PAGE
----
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The String of Things

January 18, 2018

When I started beadweaving, I would spend hours searching and watching videos on YouTube.  The problem was that I didn’t understand some of the terms being used and so my projects turned out less than desirable at times.  For anyone beginning to bead, I hope that this blog series can shed some light on the common materials used in most beadweaving techniques.

Your material list for any project will probably look somewhat like this…
– string
– beading needle
– beads
– clasp
– other findings

…the difference from project to project will be the type, brand, colour etc. So what do you use when?

This entry will look at the different types of strings that you will hear about and provide some suggestions about what to stock your toolbox with.

 


Fireline: Pre-waxed braided beading thread.
I use Fireline for most of my projects because it’s light, durable and doesn’t get knotted up easy.

– Crystal or Fire Smoke are that most common colours.
* The Fire Smoke does come off on your fingers a bit but it doesn’t affect your project.

– 4lb, 6lb or 8lb test are the strengths that fireline can be purchased in.  The 6lb or 8lb are better if you’re using large or heavy beads so since the cost is the same, I usually just stock the 6lb in both colours.

beadsmith-fl06cr50-sm     Black

 


Wildfire: You’ll hear some videos requiring Wildfire string instead of Fireline. Wildfire is thicker and isn’t as sleek but still has its place in beadweaving.  The first time I try a new project I would tend to use the string suggested in the video.

– If I’m using crystal beads or beads with smaller holes, I typically don’t use Wildfire. The coating tends to rub off on sharp edges or against itself when it passes through the same bead multiple times; when the coating’s gone, the thread frays and breaks easily.

–  I usually keep the 10lb because I find it’s the most versatile and I stock both black and white just like with Fireline.

 

WF wht         WF Blk

 


Dandyline: Dandyline is inexpensive and for good reason… it’s not very good to work with. It frays, breaks, and knots WAY to easy.  Wildfire is technically a type of Dandyline thread, but I would avoid it if you want to make anything durable or without frustrating yourself.
I have read that Dandyline is good for stitching beads onto material but I haven’t tried it myself. It feels very much like a thick sewing thread so that makes sense to me.

 


Stretch or Elastic Cord: I haven’t worked much with stretch cord yet, so I can’t really recommend a specific brand but you should be aware of the thickness of the beads you plan on using so you know what thickness of cord to purchase. Make sure to note if you will be passing through a bead more than once because that might change the thickness of cord you need.

Through a bit of practice, I did learn a couple of handy tricks –
1. Use crazy glue on the knot to help hold it together
2. Pull your knot through a bead if you can to hide it.  I usually pull it through while the glue is still a bit tacky so it sticks inside the bead.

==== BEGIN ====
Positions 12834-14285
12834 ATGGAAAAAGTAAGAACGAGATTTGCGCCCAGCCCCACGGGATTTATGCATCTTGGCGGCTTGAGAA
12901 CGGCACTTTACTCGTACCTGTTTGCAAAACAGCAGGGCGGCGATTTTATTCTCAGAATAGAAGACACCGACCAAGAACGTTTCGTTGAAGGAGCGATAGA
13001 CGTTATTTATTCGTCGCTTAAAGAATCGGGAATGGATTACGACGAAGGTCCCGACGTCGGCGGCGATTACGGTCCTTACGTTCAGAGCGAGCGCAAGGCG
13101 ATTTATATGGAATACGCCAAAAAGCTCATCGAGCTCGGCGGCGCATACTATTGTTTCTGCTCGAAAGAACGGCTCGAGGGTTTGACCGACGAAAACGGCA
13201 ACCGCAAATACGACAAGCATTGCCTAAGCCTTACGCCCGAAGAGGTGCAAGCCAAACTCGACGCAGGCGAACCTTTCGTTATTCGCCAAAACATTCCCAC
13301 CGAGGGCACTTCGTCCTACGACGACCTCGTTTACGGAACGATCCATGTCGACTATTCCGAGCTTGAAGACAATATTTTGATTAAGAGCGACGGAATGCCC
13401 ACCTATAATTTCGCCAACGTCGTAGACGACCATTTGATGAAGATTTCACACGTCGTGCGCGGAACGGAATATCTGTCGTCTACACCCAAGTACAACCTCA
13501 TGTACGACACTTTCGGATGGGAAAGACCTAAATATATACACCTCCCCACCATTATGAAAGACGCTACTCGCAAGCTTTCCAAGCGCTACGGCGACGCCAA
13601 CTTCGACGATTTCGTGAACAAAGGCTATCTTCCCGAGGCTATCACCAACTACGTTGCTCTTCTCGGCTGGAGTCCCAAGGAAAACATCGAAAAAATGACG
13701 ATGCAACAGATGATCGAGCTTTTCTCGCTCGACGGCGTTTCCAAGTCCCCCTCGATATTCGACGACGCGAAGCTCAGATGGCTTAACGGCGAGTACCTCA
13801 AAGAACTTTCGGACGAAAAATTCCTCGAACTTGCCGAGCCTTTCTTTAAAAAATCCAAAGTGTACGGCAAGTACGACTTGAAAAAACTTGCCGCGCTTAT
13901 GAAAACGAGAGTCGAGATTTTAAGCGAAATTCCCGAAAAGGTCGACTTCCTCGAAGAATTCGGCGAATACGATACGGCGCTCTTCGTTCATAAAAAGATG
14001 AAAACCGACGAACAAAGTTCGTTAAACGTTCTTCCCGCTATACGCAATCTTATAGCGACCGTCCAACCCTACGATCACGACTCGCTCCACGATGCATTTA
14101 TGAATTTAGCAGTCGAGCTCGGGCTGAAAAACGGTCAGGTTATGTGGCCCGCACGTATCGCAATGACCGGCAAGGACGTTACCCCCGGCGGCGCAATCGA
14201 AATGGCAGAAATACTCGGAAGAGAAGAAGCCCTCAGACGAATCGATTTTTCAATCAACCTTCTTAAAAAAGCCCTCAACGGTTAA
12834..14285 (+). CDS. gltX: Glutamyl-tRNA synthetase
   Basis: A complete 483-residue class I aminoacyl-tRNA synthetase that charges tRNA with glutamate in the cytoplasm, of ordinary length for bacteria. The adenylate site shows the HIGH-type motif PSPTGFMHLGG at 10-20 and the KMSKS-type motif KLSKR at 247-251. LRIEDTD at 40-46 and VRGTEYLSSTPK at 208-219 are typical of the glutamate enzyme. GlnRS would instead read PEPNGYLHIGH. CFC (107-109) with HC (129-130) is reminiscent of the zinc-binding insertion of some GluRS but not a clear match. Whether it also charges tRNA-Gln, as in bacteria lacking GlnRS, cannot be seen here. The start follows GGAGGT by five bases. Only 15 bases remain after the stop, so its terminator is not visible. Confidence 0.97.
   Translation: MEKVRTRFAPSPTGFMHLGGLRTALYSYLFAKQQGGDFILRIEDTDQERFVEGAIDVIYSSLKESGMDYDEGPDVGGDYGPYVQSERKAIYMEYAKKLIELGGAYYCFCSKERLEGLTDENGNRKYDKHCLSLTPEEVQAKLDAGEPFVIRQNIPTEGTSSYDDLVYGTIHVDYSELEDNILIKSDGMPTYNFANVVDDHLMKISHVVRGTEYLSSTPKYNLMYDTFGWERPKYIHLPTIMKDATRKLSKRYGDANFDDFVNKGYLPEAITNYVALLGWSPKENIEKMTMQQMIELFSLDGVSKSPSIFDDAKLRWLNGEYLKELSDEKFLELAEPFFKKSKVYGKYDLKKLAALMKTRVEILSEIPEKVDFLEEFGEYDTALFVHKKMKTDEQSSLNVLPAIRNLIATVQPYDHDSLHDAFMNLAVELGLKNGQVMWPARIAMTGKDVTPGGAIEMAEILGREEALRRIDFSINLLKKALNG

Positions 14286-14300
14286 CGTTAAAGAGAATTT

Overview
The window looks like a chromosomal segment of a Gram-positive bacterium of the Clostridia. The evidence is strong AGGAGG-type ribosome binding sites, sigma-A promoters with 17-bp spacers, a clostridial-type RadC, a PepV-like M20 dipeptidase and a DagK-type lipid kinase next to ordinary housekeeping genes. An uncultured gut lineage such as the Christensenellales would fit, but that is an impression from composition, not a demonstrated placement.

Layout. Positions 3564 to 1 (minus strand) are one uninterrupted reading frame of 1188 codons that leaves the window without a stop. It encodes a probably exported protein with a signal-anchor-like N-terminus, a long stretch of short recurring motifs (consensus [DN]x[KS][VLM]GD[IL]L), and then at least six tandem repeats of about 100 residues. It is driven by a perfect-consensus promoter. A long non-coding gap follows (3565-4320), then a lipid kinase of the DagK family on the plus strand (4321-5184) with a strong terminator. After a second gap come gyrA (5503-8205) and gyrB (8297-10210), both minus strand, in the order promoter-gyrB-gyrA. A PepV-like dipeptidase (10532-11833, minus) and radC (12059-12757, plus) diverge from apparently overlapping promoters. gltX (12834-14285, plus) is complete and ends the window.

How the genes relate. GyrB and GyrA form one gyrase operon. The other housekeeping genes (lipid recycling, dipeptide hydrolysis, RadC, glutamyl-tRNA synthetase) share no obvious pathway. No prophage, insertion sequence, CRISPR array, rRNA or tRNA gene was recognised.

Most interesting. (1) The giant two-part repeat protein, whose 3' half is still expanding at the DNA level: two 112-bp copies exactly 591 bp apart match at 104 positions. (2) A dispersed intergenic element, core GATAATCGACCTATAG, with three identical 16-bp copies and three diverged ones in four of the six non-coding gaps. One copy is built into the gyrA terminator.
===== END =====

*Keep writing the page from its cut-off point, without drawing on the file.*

I haven’t had a bracelet undo yet!

If anyone has a favourite stretch cord or can add some insight, please leave a comment! I’m always open to learning new things!

 


S-Lon (Superlon): Twisted nylon cord
Superlon is great for Kumihimo, beaded crochet or macrame projects. Micro s-lon also works great for stringing the beads on a wrap bracelet. Because S-lon comes in a variety of colours, you can use it as part of your designed colour scheme – no need to pick a colour that blends in!

The most common S-Lon thicknesses I’ve seen are 0.3mm (micro s-lon) and 0.6mm.

My only trick for S-Lon is to flat iron your threads before beginning your project.  It tangles easy if you don’t, although it is usually easy to undo without worry of fraying the thread.

slon-fine

 


Stringing Wire: Beading wire isn’t used for beadweaving but it is definitely an essential in my beading tool box.  Sometimes simply strung beads can be very elegant.  Stringing wire generally comes in silver colour but I have also found gold and black.

Wire is sold by two different measurements: number of strands and strength

Number of Strands: 7 strand, 19 strand, and 49 strand, 49 strand being the most flexible.  The more flexible the wire is, the less likely it is to kink. Once it kinks, it’s almost impossible to straighten again.  If you’re using more expensive beads and plan on selling your project for a pretty penny, I might suggest investing in the 19 or 49 strand wire.

Strength: There is quite the range of strengths (7 – 90lbs) and diameters (0.010 – 0.36″) that really depend on the project you’re making.  Definitely know an estimate of how much your finished project will weigh and make sure that you choose a thickness that will fit easily through your smallest bead – or finding!

My favourite brand is Flexalon and I stock 49 strand in a 0.014″ diameter.

 


Filling your Toolbox:

  • 6lb Fire Smoke Fireline thread (~15.00 CAD/ea)
  • 6lb Crystal Fireline thread
  • 10lb White Wildfire thread(~12.00 CAD/ea)
  • 10lb Black Wildfire thread
  • Flexalon Stringing Wire (~$10.00 CAD/ea)
  • S-Lon – purchase as specific colours are needed, or wanted (~$5.00-7.00 CAD/ea)

 

Ok – that’s all I have for strings. If you need any clarification or want me to add a specific string you’re wondering about, let me know.  Also, if you have something to add that you think I’ve missed, please feel free to leave a comment.

Keep on beading!

 

Cheers!

Melanie